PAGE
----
The availability heuristic helps us estimate probability by drawing on examples that immediately come to mind. We often hear news stories about a lottery winner’s life changing overnight, but what about the millions of losing players?  

By publicizing winners, lotteries promote the idea that wins are commonplace, when that couldn’t be farther from the truth. Availability bias helps explain why lottery players refuse to learn from past losses and instead spend money on what is sure to be a winning ticket—at least to them. 

Sunk-Cost Bias 

Sunk-cost bias occurs when a person makes increasing commitments to a failing course of action in order to justify the time and effort they’ve invested, leading to feelings of helplessness. Lottery players are particularly vulnerable to this process since many pick the same numbers each week. 

Imagine a lottery player named Dorothy. Every week, Dorothy plays the same numbers, and every week, she loses. She’s spent thousands of dollars on tickets over the years, which is why she can’t stop now. The thought of quitting one week only for her numbers to come up the next is enough to keep her going. She’s fallen victim to sunk-cost bias, which only becomes stronger with every passing week, month, and year.  

Illusion of Control 

Illusion of control occurs when a person overestimates the influence of their choices on outcomes, even when those outcomes are left to chance. Anyone who’s experienced a near miss—perhaps one number off from a winning ticket—and felt like they were a hair’s breadth from a payout has been influenced by this self-serving bias. Misled by the illusion of control, many lottery players believe skill can somehow tilt the odds in their favor. Players who pick their own numbers, for instance, are more confident in their odds of winning.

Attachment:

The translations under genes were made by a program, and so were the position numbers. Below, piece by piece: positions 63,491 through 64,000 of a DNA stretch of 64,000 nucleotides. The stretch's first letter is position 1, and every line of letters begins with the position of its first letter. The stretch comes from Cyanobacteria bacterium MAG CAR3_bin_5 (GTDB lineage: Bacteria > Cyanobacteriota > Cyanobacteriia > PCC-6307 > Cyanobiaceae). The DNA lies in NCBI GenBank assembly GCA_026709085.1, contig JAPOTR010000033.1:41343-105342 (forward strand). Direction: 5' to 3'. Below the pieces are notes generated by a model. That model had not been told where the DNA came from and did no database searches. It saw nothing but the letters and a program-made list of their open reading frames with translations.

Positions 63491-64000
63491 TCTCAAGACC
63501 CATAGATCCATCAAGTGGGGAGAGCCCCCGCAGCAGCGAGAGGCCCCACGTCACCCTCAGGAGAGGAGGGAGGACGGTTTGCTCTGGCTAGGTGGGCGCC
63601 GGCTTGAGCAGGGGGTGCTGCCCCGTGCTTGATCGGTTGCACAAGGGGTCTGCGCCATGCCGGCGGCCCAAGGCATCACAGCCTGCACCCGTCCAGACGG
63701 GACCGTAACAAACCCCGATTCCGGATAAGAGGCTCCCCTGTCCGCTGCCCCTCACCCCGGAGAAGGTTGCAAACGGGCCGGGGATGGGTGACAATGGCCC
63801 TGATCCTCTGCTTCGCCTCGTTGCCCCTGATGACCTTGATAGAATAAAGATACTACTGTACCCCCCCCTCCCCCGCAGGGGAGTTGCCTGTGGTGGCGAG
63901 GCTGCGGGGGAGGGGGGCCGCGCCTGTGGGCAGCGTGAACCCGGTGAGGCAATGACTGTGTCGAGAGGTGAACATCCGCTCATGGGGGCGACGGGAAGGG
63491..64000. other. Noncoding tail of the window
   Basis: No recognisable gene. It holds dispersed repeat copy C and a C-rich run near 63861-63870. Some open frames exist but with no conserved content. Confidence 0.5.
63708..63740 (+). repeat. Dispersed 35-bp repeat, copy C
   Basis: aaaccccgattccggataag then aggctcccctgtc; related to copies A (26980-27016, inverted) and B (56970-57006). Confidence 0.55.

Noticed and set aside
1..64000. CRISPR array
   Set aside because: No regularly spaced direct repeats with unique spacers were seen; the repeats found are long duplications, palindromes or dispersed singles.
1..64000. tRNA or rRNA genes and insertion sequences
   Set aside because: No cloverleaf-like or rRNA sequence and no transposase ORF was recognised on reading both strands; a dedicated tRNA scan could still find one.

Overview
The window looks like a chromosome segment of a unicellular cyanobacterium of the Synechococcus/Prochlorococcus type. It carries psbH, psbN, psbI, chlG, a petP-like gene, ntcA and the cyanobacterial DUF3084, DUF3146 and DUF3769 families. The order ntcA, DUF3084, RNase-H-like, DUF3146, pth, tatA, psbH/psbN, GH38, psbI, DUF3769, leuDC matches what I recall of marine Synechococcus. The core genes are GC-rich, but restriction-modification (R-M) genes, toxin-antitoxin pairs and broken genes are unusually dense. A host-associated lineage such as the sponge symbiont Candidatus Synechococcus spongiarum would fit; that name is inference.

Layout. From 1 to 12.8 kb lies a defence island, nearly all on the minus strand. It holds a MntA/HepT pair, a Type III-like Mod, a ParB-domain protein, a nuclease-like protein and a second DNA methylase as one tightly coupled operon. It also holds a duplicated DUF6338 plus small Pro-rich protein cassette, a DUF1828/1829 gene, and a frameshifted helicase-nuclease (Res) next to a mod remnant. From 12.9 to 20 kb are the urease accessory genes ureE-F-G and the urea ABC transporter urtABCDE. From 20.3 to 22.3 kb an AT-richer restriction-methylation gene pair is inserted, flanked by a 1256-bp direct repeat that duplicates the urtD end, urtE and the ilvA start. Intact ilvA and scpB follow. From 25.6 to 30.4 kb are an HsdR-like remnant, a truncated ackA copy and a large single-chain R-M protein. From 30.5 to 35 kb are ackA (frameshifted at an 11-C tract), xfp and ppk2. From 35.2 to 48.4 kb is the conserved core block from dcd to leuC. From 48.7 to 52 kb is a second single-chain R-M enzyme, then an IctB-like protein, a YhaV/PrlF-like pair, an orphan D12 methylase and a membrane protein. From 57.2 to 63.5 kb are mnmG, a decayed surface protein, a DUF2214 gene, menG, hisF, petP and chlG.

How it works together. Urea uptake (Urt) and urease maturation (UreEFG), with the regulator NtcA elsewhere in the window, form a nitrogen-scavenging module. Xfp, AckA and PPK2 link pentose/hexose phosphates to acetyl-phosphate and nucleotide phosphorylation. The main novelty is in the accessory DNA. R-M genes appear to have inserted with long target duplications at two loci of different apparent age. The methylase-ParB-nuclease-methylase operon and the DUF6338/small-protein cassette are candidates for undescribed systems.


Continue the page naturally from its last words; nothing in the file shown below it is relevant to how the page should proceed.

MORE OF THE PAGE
Never Gamble on Your Future 

Considering the slim odds of winning and the biases and heuristics that make players vulnerable to addiction, we must insist that players contribute their hard-earned money to a more worthwhile pursuit … their education, for instance.  

The psychology of the lottery is far more nuanced than what we’ve covered here. If you’re interested in learning more about how mental processes shape our beliefs and behaviors, consider pursuing a Bachelor of Arts in Psychology online at The University of Texas Permian Basin.  

Entirely online, our BA in psychology program explores the theoretical and applied aspects of psychology. Courses like Social Psychology, which examine how our opinions and perceptions are the product of our environment, offer the chance to learn about the intricate subtleties of human behavior. Graduates, equipped with a degree and expanded skill set, are better prepared for a wide variety of careers in marketing, human resources, and public health, among many others.  

Fascinated by the human mind? Apply to our online BA in psychology program to learn all about the intricacies of mental processes and human behavior at UT Permian Basin.